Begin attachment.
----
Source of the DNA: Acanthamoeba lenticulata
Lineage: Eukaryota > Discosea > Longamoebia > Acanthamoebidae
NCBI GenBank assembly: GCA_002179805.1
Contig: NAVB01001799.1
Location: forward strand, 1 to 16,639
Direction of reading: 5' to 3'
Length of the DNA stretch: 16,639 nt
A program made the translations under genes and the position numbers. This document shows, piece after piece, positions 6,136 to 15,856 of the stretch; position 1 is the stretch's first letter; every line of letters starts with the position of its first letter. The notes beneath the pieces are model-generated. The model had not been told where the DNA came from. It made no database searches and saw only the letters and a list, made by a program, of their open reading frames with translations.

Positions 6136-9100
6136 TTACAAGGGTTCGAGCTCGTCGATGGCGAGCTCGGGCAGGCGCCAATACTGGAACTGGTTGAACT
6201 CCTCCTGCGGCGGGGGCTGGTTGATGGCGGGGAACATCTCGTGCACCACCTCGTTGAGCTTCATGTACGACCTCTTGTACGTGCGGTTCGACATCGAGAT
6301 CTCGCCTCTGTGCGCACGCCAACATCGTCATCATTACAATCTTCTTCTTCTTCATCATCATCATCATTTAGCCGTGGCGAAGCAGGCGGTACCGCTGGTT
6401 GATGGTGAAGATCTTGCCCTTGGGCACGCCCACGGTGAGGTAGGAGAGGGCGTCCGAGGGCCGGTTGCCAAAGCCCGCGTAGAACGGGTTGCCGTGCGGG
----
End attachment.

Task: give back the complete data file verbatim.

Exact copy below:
Source of the DNA: Acanthamoeba lenticulata
Lineage: Eukaryota > Discosea > Longamoebia > Acanthamoebidae
NCBI GenBank assembly: GCA_002179805.1
Contig: NAVB01001799.1
Location: forward strand, 1 to 16,639
Direction of reading: 5' to 3'
Length of the DNA stretch: 16,639 nt
A program made the translations under genes and the position numbers. This document shows, piece after piece, positions 6,136 to 15,856 of the stretch; position 1 is the stretch's first letter; every line of letters starts with the position of its first letter. The notes beneath the pieces are model-generated. The model had not been told where the DNA came from. It made no database searches and saw only the letters and a list, made by a program, of their open reading frames with translations.

Positions 6136-9100
6136 TTACAAGGGTTCGAGCTCGTCGATGGCGAGCTCGGGCAGGCGCCAATACTGGAACTGGTTGAACT
6201 CCTCCTGCGGCGGGGGCTGGTTGATGGCGGGGAACATCTCGTGCACCACCTCGTTGAGCTTCATGTACGACCTCTTGTACGTGCGGTTCGACATCGAGAT
6301 CTCGCCTCTGTGCGCACGCCAACATCGTCATCATTACAATCTTCTTCTTCTTCATCATCATCATCATTTAGCCGTGGCGAAGCAGGCGGTACCGCTGGTT
6401 GATGGTGAAGATCTTGCCCTTGGGCACGCCCACGGTGAGGTAGGAGAGGGCGTCCGAGGGCCGGTTGCCAAAGCCCGCGTAGAACGGGTTGCCGTGCGGG